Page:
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Ketamine in trauma

bensonblues at comcast.net bensonblues at comcast.net
Tue Aug 26 07:40:19 BST 2008


My practice is to use just enough ketamine so they won't look at me while I do what I need to do, usually, around 1 mg/kg IV. The accepted dose is 1 to 4 mg/kg, or, as my crazy nurse anesthetist says "1 - 1000". They used ketamine on me when doing my rotator cuff, they never intubated me, and I don't remember anything.

I had case today that you might easily see in a trauma patient, especially in the SICU the first day post-op. A woman presented to the ED with CC of SOB. She gives a great history without difficulty, doesn't seem dyspneic, and exam is unrmarkable. Ten minutes later, she has an O2 sat of 60%, was thrashing wildly about on the stretcher (big girl, I might add), and coughing up pink frothy sputum. I gave her 100 mg ketamine, and she immediately turned into a zombie and I easily intubated her while she was still breathing. She had acute LV failure, and I don't as of yet know why but I suspect cocaine. In Detroit, the trauma victim who is a victim of violent crime has cocaine in their urine if they have anything. And,...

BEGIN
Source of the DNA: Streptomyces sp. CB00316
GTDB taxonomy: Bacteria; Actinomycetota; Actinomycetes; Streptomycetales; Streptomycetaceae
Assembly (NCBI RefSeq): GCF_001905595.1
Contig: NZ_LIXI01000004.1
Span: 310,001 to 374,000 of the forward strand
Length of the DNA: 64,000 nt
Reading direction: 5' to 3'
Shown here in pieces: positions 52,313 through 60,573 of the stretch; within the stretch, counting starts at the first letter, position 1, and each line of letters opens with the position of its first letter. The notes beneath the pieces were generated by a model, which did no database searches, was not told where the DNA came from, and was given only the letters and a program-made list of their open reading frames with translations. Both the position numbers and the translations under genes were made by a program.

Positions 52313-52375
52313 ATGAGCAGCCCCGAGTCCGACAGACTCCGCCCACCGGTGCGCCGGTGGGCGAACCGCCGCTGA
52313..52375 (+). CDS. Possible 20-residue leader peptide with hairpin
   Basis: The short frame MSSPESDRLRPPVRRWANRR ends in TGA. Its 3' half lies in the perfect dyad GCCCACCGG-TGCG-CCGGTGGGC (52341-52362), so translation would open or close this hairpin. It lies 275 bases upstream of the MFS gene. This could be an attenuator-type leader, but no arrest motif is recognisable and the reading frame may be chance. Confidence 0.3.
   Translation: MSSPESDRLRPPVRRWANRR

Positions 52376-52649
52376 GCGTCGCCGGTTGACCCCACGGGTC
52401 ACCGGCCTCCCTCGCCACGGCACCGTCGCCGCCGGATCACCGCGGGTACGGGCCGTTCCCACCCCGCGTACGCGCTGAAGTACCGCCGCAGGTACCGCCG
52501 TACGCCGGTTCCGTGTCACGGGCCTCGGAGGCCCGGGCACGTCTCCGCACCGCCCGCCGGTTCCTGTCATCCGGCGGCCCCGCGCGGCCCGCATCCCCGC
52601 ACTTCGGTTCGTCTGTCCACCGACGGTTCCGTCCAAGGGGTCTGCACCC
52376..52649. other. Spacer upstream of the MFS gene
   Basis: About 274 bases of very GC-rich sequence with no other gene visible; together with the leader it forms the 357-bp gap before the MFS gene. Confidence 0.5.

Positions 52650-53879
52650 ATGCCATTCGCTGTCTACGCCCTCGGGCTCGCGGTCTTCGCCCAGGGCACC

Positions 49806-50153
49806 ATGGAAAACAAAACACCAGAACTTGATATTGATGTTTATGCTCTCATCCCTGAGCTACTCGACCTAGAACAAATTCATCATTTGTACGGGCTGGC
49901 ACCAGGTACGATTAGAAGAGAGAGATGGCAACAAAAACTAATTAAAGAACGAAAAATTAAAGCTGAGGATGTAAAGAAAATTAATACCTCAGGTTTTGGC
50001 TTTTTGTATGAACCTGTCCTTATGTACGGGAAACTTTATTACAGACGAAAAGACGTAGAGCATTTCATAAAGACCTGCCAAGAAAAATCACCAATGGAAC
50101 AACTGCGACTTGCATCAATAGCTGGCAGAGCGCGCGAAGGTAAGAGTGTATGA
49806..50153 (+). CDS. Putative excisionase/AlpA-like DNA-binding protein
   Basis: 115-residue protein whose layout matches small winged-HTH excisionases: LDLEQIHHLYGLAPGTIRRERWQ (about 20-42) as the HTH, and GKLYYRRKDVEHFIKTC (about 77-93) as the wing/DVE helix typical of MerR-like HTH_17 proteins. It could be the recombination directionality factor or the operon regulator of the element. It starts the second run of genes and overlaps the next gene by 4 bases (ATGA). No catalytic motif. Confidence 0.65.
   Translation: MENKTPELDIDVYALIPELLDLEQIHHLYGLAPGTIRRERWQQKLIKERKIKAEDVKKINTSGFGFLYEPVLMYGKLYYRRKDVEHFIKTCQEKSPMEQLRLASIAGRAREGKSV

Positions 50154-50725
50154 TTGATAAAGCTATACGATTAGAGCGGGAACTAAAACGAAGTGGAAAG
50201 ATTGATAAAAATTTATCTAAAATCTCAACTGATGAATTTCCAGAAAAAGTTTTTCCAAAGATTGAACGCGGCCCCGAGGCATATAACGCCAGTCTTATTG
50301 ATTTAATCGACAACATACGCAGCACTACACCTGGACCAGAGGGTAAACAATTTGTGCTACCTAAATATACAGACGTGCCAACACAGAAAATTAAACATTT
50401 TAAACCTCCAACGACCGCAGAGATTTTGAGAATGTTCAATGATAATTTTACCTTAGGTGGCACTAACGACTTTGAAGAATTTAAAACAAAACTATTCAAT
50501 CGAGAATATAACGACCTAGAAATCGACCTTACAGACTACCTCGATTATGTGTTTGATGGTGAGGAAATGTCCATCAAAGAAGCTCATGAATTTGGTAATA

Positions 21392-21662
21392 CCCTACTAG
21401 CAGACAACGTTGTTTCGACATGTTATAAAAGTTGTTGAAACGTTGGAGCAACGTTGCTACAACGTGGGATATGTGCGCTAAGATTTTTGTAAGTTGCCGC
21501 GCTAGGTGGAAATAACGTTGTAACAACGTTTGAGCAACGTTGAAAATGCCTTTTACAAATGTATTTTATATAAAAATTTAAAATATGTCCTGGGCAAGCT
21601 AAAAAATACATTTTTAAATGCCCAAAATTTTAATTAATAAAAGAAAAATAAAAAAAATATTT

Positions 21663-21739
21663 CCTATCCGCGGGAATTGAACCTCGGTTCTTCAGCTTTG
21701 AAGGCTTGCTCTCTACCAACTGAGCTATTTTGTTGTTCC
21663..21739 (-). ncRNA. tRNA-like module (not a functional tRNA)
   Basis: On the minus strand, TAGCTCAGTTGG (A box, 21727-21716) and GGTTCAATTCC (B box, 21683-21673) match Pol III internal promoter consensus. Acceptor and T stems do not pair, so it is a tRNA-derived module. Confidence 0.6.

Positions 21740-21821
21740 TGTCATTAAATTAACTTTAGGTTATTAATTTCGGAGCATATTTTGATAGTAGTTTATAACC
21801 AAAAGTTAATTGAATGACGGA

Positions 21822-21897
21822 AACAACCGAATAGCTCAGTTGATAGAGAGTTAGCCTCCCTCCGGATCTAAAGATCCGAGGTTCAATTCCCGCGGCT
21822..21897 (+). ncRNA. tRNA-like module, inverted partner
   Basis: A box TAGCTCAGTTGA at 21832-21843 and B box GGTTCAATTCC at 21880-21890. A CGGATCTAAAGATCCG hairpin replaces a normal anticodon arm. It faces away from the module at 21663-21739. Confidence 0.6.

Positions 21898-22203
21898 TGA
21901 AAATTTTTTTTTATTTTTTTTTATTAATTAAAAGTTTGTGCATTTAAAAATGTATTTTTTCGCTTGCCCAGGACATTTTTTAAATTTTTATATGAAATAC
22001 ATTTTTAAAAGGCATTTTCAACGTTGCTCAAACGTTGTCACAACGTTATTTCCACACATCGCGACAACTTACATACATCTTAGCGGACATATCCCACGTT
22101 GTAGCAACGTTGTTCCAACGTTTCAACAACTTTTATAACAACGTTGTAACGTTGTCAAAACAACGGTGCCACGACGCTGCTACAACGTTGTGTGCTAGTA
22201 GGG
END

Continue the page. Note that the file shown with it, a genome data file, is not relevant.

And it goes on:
Sorry, back to ketamine: I think using ketamine in the trauma victim is safe, compassionate, and economic in alleviating pain and suffering. I even use it in 'stable' ED patients needing a chest tubes or other things. They will salivate like a sailor on leave, but glycopyrholate, atropine, and/or a Yankauer should be all you need for that. I give a benzodiazepine (either lorezepam or diazepam) after the important things are done. But, I'm open to criticism...

Don Benson, DO

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